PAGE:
Raising and Educating a Deaf Child

International experts answer your questions about the choices, controversies, and decisions faced by the parents and educators of deaf and hard-of-hearing children.

Question from A.W., Iowa

Is there a Preschool Development Checklist for Deaf and Hard of Hearing that I can use and apply to my students? I am looking for a standard baseline for Deaf and Hard of Hearing students at preschool level. I want to know what are the expectations of skills and abilities for D/HH children should have at a certain age such as between 3 years to 5 or 6 years old.

Question from A.W., Iowa. Posted September 7, 2013.
Response from Marilyn Sass-Lehrer - Gallaudet University

I am not aware of a “standard baseline” specifically for children who are deaf or hard of hearing at the preschool level.  Deaf and hard-of-hearing children are so very different that it would be nearly impossible, to develop standards that would be meaningful or appropriate for every child.  There are many factors that influence the development and performance of these children, and therefore, it’s imperative to consider each child individually.  In general, however, the benchmarks for children who are deaf or hard-of-hearing should be the same as those for their hearing peers provided they are similar in other developmental areas.  For example, we should hold the same developmental expectations for children who have similar cognitive abilities regardless of whether they are deaf, hard of hearing or hearing.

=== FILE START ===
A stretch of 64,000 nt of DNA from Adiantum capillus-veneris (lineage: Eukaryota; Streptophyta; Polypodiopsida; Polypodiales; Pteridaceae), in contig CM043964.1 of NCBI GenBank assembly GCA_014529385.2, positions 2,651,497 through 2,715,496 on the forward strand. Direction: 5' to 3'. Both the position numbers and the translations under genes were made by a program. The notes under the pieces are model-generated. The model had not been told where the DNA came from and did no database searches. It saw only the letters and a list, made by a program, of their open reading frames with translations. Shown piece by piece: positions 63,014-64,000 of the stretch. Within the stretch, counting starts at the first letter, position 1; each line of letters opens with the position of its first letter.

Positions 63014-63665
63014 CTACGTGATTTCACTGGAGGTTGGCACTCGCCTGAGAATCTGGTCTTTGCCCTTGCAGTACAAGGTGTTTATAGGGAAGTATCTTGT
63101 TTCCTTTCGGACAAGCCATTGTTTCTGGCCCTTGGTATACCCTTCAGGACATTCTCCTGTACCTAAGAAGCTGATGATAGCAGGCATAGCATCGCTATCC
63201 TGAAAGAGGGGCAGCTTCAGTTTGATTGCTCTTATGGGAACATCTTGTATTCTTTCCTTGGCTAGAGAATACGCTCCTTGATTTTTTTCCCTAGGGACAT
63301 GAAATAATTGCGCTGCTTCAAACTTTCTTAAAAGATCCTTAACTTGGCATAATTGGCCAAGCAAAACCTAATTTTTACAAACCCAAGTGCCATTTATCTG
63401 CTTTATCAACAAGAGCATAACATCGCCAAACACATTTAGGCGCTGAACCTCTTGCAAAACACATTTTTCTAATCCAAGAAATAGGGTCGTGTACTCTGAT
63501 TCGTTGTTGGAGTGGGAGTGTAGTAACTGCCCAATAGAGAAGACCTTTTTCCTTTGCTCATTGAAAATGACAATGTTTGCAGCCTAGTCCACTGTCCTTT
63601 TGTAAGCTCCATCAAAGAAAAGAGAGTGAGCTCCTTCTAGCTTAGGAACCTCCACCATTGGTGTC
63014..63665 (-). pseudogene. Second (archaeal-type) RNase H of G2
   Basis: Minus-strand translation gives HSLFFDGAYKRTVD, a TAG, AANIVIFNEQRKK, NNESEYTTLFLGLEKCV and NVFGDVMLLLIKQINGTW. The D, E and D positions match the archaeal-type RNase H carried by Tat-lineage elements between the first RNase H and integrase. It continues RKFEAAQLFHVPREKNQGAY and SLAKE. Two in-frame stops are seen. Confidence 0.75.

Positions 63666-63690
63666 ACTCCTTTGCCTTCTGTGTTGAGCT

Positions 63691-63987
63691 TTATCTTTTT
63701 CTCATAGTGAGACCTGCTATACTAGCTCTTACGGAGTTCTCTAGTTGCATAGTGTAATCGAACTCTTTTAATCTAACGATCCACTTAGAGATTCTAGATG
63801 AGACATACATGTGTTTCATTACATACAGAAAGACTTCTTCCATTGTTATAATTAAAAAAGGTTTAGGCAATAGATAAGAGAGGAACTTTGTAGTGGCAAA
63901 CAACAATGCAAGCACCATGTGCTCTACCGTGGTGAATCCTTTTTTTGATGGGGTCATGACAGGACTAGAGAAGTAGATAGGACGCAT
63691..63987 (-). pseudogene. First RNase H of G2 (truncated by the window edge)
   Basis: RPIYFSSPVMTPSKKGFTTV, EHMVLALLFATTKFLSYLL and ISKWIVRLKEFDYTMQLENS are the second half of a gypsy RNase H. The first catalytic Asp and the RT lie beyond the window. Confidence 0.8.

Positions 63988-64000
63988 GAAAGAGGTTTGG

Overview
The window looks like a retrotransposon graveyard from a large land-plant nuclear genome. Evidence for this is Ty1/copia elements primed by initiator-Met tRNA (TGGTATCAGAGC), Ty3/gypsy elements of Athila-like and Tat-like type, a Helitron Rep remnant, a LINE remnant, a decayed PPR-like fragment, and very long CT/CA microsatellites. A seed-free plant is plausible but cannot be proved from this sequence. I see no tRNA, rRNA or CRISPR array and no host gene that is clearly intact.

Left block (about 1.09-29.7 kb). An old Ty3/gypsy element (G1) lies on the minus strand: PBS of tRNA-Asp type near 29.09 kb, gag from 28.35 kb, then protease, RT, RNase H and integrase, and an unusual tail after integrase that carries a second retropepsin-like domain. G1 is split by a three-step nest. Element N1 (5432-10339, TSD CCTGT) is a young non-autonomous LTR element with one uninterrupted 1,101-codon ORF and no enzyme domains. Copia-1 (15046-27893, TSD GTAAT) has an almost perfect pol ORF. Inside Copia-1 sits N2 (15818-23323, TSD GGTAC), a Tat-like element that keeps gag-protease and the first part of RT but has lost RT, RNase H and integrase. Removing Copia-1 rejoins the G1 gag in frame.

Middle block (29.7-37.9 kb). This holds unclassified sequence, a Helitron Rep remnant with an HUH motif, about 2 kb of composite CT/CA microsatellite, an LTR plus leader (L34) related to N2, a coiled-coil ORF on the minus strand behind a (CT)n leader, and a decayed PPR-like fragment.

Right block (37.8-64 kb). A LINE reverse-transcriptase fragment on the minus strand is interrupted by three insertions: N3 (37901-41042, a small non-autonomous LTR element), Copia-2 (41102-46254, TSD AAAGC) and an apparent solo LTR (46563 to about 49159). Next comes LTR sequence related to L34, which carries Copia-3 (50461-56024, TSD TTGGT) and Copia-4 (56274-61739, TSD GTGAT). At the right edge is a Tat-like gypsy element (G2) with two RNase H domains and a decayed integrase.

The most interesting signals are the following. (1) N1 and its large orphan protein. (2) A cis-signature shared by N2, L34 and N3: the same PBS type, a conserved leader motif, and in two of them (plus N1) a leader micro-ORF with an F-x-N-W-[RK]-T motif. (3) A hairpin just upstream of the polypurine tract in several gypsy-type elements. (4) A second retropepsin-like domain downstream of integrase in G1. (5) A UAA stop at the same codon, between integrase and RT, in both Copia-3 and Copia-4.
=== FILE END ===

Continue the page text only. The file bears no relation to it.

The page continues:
Each state has developed Early Learning Standards to address expectations for children at the preschool level.  These standards provide a road map for development and expectations for all preschoolers.  Some preschool programs for children who are deaf and hard of hearing are also using the Creative Curriculum and their assessments as guidelines for development. See the following website for more information about this program:  https://www.teachingstrategies.com/page/ccs_overview.cfm

Children who are deaf or hard of hearing need frequent comprehensive assessments and monitoring to assure that they are making age and individually appropriate progress.  You might want to refer to the Laurent Clerc National Deaf Education website for a listing of assessment tools that can provide guidance in a variety of developmental areas http://www.gallaudet.edu/clerc_center/information_and_resources/cochlear_implant_education_center/resources/suggested_scales_of_development_and_assessment_tools.html

In addition to these assessments, the Visual Language and Visual Learning Center (VL2) at Gallaudet University has some excellent documents specifically related to language and literacy including a recently released (June 2013) Research Brief on ASL milestones and family involvement written by Charlotte Enns and Liana Price.

http://vl2.gallaudet.edu/assets/section2/news267.pdf

You may find these documents helpful as you consider expectations for the children in your program.